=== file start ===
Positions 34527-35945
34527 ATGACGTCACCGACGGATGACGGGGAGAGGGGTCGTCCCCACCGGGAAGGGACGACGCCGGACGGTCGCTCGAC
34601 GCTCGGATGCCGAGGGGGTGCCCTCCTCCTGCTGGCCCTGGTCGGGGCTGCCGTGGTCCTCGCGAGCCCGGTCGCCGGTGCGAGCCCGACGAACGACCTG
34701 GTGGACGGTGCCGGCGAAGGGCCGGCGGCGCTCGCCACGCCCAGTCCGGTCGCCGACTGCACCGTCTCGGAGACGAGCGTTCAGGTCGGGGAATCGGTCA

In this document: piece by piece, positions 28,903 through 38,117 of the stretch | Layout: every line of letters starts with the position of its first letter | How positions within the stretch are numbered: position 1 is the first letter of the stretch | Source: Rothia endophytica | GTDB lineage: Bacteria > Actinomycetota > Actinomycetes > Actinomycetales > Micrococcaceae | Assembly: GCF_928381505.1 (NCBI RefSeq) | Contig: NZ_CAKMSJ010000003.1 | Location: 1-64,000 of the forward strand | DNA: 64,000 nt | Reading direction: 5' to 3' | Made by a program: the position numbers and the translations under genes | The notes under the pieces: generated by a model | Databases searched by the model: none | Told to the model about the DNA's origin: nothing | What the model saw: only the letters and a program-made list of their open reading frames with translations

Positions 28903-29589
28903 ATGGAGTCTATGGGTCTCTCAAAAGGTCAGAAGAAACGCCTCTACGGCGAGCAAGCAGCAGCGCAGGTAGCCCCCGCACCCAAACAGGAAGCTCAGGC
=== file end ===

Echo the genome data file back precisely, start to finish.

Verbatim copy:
Positions 34527-35945
34527 ATGACGTCACCGACGGATGACGGGGAGAGGGGTCGTCCCCACCGGGAAGGGACGACGCCGGACGGTCGCTCGAC
34601 GCTCGGATGCCGAGGGGGTGCCCTCCTCCTGCTGGCCCTGGTCGGGGCTGCCGTGGTCCTCGCGAGCCCGGTCGCCGGTGCGAGCCCGACGAACGACCTG
34701 GTGGACGGTGCCGGCGAAGGGCCGGCGGCGCTCGCCACGCCCAGTCCGGTCGCCGACTGCACCGTCTCGGAGACGAGCGTTCAGGTCGGGGAATCGGTCA

In this document: piece by piece, positions 28,903 through 38,117 of the stretch | Layout: every line of letters starts with the position of its first letter | How positions within the stretch are numbered: position 1 is the first letter of the stretch | Source: Rothia endophytica | GTDB lineage: Bacteria > Actinomycetota > Actinomycetes > Actinomycetales > Micrococcaceae | Assembly: GCF_928381505.1 (NCBI RefSeq) | Contig: NZ_CAKMSJ010000003.1 | Location: 1-64,000 of the forward strand | DNA: 64,000 nt | Reading direction: 5' to 3' | Made by a program: the position numbers and the translations under genes | The notes under the pieces: generated by a model | Databases searched by the model: none | Told to the model about the DNA's origin: nothing | What the model saw: only the letters and a program-made list of their open reading frames with translations

Positions 28903-29589
28903 ATGGAGTCTATGGGTCTCTCAAAAGGTCAGAAGAAACGCCTCTACGGCGAGCAAGCAGCAGCGCAGGTAGCCCCCGCACCCAAACAGGAAGCTCAGGC